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got my new round baler


ny bill o
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I picked up my new round baler today. Saved from the junkman. Its in decent condition for the age. Even has twine in the can. I was told the old guy that had it used it close up to when he died, stored it upstairs on the hay mow drive floor. I'm looking forward to trying it this summer, maybe about 5 or 10 bales worth, just to see if it will make a bale. I suspect that it may have been sold new by our local Allis dealer, but there are no dealer stickers on it. It lived about 18 miles away from me.

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Guy tried to sell me one years ago while i was looking at a flair box wagon I did buy. Both were inside the same barn. I politely passed. Interesting but I really wanted no part of small round bales. Lol. Was suppose to work and be in decent shape. Dont recall what he wanted. Think i got the wagon for between 150 and 250.....probably closer to 150..

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That is awesome! I would like to see that hooked behind an an Allis! I have. D-14 in mind? how much HP does it require?? Want to get together for a photo shoot? 

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Wow it looks really good.  I was expecting a new Holland silage special or something.  I can't imagine actually baling any volume with something like that.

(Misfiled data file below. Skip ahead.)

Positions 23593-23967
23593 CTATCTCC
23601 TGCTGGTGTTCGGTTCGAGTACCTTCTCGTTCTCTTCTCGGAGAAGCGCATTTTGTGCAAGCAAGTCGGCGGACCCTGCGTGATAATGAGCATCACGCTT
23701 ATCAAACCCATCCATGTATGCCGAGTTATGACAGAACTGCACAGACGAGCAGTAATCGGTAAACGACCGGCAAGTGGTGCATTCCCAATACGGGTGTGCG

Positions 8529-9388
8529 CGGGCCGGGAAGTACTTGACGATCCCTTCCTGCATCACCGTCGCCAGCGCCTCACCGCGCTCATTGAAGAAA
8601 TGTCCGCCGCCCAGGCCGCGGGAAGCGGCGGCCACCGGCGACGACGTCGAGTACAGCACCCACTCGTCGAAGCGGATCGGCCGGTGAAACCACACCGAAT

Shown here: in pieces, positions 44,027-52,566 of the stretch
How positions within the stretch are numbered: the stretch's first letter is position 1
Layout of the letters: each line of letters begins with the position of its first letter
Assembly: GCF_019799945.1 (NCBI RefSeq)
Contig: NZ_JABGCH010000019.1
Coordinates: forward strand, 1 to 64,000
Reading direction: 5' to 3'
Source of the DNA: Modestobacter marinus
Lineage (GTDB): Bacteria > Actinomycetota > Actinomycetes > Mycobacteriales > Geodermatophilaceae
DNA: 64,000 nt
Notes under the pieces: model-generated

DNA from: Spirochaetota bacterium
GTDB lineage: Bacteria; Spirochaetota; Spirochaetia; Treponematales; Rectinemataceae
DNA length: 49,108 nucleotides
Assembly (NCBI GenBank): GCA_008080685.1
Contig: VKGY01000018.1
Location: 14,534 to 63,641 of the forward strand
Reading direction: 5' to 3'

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oh dear, i hoped i would never see one of those again, they were cruel to me in my youth, i was so glad to work for guys with square balers that knew how to adjust them 

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4 minutes ago, vtfireman85 said:

That is awesome! I would like to see that hooked behind an an Allis! I have. D-14 in mind? how much HP does it require?? Want to get together for a photo shoot? 

I had a D14 when I started farming in 1980. Had to sell it to help pay for the 4010. 

I think the rotobaler was intro'ed with the WD and its' power director. Maybe about the same hP as a D14?

Pretty soon, I could do a hay day. NH 311 PTO square baler, Massey Harris #1? square baler PTO, Case square baler with a little Wisconsin non running engine, there is a NH Super 77 sstuffed back in the barn that needs a PTO gearbox, as the PO took off the Wisconsin engine before he sent it to the auction, the Allis rotobaler, NH 848 and 650 round balers, and a New Idea hay loader that needs straightening after it apparently tipped over. Oh, an IH rope and slat hay loader that broke one slat as soon as I put it in gear to see if it worked.

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16 minutes ago, hobbyfarm said:

Wow it looks really good.  I was expecting a new Holland silage special or something.  I can't imagine actually baling any volume with something like that.

that is why I said 5 or 10 bales. On a day when I have somebody to help pick up the bales.

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Couple of those about a mile from me sitting in a fence row. The guy thinks they have a rare thing even though they have been sitting for over 30 years outside.....

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after watching some videos of rotobalers in operation, maybe 10 bales is too much time to invest in the thing. The pickup chain stops every time the bale gets full size and ties (automatically). Which seems to happen every 6 feet or so. At that rate, I could do a whole kicker wagon full while the Allis is making 25 bales of unstackable hay. 

I just wanted it because its different.

Now if I could only find an Allis Chalmers front unloading manure spreader..... I had a chance to get a free one in the early 90s, but I never went after it.

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16 minutes ago, ny bill o said: